Ice Ages: Causes
There are several natural forces that together lead to an ice
age on Earth.
The answer lies in how the orbit of the Earth around the sun changes.
The average temperature on Earth depends on the Earth’s distance
from the sun. If the Earth were closer to the sun, it would be
hotter; if the Earth were further away from the sun, it would be
A Yugoslav astronomer, Milutin Milankovitch, learned how changes
in Earth’s orbit can changes in climate to cause ice ages.
He studied three types of changes in Earth’s orbit: its shape,
the tilt of the its axis, and the wobble of the its
Shape of the Earth’s
If the Earth were the only planet
orbiting the sun, its path would be circular. But there are other
planets circling the sun too. Their gravity pulls slightly on the
Earth as they pass nearby, causing the Earth’s orbit to change
by a very small amount. The Earth’s orbit changes from circular to slightly
elongate and back again about every 100,000 years.
When the orbit is circular, the distance between the sun and the
Earth stays the same. But when the orbit is slightly elongate, the
sun and Earth vary from being farther away from each other (making
the climate colder) to being closer together (making the climate
The Earth is slightly tilted - that is what gives us our seasons.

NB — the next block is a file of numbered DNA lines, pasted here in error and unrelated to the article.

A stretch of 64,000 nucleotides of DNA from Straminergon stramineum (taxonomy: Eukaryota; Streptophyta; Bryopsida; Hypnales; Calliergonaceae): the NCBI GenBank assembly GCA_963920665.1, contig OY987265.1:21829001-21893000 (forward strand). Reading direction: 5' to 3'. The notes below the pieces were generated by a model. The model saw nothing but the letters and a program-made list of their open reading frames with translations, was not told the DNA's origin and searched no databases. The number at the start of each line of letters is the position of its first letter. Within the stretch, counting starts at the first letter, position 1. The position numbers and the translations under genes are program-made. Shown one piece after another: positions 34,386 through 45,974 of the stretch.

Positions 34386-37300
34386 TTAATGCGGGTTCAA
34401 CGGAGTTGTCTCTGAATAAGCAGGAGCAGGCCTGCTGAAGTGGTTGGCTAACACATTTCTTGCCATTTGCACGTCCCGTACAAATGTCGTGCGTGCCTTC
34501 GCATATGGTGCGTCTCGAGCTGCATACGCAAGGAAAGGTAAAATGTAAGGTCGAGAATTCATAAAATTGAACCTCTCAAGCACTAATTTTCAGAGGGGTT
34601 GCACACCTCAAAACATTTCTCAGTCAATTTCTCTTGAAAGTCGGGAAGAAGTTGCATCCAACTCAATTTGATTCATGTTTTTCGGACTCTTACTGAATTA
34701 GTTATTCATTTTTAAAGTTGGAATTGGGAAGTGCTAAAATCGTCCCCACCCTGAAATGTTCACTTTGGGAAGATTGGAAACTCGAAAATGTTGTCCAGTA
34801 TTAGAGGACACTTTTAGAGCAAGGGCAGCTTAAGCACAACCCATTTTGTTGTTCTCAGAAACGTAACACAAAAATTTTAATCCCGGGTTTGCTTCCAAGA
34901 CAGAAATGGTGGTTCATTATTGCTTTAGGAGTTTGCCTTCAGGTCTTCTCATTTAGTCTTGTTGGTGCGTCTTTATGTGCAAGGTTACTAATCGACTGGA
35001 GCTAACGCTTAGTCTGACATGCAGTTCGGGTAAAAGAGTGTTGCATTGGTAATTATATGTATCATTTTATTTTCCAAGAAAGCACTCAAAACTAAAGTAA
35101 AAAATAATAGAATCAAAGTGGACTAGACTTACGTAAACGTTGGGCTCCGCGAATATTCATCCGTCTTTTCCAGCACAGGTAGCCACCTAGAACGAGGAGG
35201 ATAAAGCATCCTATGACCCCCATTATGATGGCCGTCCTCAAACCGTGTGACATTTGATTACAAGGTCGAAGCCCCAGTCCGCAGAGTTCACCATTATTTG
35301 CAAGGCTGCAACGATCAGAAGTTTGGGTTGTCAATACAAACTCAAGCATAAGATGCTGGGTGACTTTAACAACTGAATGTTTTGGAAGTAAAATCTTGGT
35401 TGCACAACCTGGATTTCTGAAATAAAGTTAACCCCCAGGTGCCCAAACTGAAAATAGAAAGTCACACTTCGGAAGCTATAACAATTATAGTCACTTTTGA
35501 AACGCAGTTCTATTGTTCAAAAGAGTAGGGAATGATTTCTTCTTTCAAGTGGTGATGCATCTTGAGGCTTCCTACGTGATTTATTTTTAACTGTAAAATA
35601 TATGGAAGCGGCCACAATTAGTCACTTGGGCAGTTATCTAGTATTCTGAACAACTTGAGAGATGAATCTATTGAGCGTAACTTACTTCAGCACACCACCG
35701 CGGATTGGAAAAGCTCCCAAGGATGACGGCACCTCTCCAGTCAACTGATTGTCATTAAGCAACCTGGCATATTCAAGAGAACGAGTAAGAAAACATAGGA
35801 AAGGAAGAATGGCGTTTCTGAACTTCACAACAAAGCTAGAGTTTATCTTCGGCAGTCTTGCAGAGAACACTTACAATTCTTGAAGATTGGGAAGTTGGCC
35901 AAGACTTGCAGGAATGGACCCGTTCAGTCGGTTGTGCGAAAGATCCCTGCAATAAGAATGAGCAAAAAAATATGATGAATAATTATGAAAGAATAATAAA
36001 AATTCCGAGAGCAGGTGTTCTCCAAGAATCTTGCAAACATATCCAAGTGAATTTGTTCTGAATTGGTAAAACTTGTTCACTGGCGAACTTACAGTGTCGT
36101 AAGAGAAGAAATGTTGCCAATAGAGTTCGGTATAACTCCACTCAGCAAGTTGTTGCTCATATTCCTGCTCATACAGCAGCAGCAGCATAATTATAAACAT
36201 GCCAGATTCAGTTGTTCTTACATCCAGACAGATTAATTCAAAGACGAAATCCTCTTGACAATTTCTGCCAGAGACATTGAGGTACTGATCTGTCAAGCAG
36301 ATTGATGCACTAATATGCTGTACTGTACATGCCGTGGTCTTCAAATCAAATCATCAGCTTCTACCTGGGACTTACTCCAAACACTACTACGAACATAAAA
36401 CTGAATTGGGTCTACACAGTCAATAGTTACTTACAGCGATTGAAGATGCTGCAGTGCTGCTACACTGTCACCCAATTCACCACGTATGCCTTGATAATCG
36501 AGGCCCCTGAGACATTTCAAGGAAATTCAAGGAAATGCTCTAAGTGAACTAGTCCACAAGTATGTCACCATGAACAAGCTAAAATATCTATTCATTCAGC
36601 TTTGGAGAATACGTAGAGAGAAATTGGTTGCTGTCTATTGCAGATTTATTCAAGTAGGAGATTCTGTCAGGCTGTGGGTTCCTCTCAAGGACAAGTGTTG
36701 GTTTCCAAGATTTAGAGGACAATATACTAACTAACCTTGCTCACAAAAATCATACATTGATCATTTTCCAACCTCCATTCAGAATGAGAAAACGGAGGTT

how it works. On one side of its orbit around the sun, the Earth is
tilted towards the sun. During this time, the northern hemisphere receives
more heat so has higher temperatures - it is summer.
Six months later, the Earth is on the
other side of its orbit, and the Earth is tilted away from the
sun. Now, the northern hemisphere receives less heat so it is colder -- it
However, the Earth’s tilt changes from 22° to 24° and back again
about every 40,000 years. Right now, it is tilted at 23.5°. When the
tilt is at its greatest, differences in temperatures between summer and winter
will be greatest.
Like a spinning top as it is slowing down, the Earth’s axis
wobbles in a circle every 23,000 years.
Because of this wobble, the Earth moves
just a little bit more than one complete orbit each year. So, for
example, if the Earth is in one place its orbit on, say, 1 July,
it will be just a little bit further around the orbit on 1 July
of the following year. This is called “precession”.
If Earth’s orbit is slightly
elongate, then the distance between the sun and Earth will be different
each 1 July, making the summer either cooler or warmer.
When these three changes in Earth's orbit—its shape, the tilt of
the Earth's axis, and the wobble of the Earth's axis—are combined,
they can explain why we get glacial and interglacial periods.
Glacial periods occur when the Earth's orbit is elongate, when
the Earth's axis has a low tilt, and when northern hemisphere summer
occurs at a position on the orbit farther away from the sun so
that it is cool.
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